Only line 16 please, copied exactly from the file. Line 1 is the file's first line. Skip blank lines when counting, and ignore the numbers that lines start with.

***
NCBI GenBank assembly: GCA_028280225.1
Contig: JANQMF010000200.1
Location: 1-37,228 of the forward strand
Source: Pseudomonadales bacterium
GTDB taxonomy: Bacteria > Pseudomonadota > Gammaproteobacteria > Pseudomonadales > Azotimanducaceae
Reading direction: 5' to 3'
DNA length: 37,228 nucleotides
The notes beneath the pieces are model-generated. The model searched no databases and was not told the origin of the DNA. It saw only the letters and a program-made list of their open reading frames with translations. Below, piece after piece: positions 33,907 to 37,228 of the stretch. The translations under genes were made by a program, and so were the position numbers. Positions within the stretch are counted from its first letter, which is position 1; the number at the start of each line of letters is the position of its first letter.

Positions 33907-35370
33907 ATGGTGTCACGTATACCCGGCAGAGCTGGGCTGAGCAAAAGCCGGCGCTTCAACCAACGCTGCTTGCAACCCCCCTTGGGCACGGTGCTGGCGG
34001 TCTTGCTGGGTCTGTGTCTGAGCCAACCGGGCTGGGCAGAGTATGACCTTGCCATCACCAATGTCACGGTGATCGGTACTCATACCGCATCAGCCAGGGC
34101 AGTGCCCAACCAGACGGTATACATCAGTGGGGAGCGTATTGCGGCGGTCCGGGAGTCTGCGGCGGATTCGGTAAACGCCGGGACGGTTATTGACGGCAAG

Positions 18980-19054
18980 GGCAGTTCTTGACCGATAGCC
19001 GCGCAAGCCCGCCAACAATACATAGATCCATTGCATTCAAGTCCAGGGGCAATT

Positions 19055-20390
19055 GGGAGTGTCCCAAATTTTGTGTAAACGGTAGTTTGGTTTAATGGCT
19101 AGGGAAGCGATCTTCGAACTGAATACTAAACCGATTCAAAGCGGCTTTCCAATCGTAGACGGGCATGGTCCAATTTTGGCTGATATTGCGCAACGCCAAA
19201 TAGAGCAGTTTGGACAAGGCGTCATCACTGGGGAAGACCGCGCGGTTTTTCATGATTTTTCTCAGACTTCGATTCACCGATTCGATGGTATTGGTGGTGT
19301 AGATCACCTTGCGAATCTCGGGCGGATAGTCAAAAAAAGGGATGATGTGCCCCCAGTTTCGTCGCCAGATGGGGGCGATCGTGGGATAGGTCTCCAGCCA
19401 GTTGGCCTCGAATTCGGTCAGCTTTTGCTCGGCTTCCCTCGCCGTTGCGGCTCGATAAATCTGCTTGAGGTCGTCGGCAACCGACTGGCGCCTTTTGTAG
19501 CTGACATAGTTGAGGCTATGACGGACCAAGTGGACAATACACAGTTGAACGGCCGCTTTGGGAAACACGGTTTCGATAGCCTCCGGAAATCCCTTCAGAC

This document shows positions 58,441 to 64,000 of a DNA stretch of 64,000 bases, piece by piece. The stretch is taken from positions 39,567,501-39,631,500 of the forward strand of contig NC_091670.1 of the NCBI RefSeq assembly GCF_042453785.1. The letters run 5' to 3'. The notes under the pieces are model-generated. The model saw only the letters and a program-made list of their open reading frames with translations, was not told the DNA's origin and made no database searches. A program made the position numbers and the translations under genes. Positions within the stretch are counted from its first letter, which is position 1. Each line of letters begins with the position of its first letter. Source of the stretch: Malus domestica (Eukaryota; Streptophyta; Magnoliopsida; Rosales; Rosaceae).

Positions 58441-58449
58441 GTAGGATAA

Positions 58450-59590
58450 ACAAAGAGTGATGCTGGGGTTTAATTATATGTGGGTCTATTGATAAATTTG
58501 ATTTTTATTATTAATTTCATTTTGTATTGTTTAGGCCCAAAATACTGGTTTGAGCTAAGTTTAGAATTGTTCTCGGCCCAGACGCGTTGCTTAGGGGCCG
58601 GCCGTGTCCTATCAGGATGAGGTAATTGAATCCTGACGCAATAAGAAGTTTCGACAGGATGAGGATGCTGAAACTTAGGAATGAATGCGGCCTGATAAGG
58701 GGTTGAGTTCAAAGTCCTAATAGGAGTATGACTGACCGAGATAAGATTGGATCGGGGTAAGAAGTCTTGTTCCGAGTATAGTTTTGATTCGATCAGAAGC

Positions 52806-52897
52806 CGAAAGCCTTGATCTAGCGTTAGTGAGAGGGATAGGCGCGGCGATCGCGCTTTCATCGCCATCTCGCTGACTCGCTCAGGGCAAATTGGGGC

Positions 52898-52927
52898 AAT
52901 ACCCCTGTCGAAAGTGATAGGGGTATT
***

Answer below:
Positions 19055-20390